For vehicles that exceed the IRS Cents-Per-Mile Value Limit, the taxable value is calculated as follows:
Example: A vehicle, to be used exclusively by an individual, is purchased by the Research Foundation of SUNY for $25,000, in September 2004. The ALV of vehicle is $6,850, the adjusted ALV for the year is $2,289.59 (122 days available/365 *6,850). The individual records mileage throughout the year as total miles driven = 10,000 and use miles = 4,000. The percentage of personal use miles is therefore 40%. This percentage is then multiplied by the adjusted ALV to arrive at $915.84 as the taxable value of the car. If the car had been available the full year the 40% of personal use would be applied to the full $6,850 to arrive at $2,740 as the taxable value of the car.
Note: If the employee was reimbursed for gas for the entire use of the car, not just the business use, then 5.5 cents would be applied to the number of personal miles driven and that amount would also be added to the taxable value of the car.
For vehicles that do not exceed the IRS Cents-Per-Mile Value Limit, the taxable value is calculated as follows:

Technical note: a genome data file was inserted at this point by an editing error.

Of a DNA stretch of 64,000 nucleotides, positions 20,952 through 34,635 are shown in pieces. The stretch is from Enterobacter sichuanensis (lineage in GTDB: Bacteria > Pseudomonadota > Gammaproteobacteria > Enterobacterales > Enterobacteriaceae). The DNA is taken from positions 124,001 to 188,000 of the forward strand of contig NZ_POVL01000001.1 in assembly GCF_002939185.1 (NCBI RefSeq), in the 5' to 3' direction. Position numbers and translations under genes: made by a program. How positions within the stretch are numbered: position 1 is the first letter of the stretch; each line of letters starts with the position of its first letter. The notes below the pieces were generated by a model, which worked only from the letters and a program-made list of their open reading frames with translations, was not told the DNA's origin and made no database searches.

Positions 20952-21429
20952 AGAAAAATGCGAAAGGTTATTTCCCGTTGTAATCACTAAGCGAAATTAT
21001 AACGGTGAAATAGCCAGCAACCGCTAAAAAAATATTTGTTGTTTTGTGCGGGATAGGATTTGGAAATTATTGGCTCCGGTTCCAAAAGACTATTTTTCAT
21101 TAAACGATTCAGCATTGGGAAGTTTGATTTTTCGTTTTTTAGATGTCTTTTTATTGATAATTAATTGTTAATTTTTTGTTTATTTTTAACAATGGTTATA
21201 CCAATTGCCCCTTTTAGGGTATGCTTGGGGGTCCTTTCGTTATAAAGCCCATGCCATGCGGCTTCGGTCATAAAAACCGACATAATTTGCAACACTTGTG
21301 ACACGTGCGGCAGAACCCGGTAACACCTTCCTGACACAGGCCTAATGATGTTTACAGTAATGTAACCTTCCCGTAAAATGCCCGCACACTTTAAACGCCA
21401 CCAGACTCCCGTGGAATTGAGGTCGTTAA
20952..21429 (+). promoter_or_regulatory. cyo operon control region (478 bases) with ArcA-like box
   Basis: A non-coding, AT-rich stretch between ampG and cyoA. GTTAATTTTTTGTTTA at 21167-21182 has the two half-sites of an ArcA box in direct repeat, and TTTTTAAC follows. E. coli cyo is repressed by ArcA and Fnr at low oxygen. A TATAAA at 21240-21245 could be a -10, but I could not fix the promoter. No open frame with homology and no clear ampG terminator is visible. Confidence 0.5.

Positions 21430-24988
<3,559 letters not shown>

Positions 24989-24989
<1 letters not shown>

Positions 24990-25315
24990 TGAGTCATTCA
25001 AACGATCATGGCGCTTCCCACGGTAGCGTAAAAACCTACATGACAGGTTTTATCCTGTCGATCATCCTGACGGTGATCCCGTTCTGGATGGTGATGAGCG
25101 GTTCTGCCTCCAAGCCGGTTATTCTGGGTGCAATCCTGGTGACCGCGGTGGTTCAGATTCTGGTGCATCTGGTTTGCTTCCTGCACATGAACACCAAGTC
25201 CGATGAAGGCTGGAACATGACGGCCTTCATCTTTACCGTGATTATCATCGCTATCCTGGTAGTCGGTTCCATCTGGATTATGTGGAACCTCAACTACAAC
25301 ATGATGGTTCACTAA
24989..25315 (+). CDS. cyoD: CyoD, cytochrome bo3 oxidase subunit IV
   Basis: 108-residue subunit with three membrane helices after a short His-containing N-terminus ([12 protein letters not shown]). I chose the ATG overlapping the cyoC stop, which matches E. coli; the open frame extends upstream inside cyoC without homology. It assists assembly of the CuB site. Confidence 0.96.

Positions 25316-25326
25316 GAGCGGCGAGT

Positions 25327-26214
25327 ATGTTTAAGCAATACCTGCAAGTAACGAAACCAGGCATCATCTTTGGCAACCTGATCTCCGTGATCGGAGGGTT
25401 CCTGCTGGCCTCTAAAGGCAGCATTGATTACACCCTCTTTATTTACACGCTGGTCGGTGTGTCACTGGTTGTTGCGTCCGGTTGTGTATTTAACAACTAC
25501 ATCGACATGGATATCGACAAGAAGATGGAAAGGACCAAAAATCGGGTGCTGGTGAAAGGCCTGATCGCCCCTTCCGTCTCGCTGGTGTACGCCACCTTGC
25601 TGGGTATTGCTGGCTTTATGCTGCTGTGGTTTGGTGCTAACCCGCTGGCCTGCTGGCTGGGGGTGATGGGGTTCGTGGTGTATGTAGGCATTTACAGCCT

Example: A person records the total personal use miles driven throughout the year to be 6,000. The Federal Standard Mileage Rate is 44.5 cents per mile. The person supplies his or her own fuel so the rate is adjusted by 5.5 cents to 39 cents per mile. Therefore, the taxable value of the car is $2,340.
For RF employees, the taxable value of the vehicle provided will be recorded as imputed income to the individual's earnings in the last pay period of the year. Therefore, the employee’s gross income will be increased without effecting net pay. The value will appear as "Company Car" on the check stub and/or direct deposit slip and will be included in the year-to-date (YTD) gross income.
Important: The taxable value of personal use of a company-provided vehicle is subject to both Income and Social Security/Medicare taxes and is reportable as income on the W-2 statement. The RF will only withhold Social Security and Medicare taxes and not Federal or State income taxes.
The earnings element used to record the value in the Oracle business system is Company Car. This earnings element should be entered in the employee's record prior to the last pay period of the year. Imputed income entered to this element will automatically have Social Security and Medicare taxes withheld but not federal or state income.
In accordance with IRS regulations, the Human Resources or Accounts Payable department at your operating location must notify any employee using a company-provided vehicle in writing 30 days from receiving the car and/or January 31 of each tax year that no Income Tax will be withheld on the taxable value of the vehicle. It is also suggested the method that will be used to calculate the taxable value be outlined as well. The following standard letters can be used to notify the employee: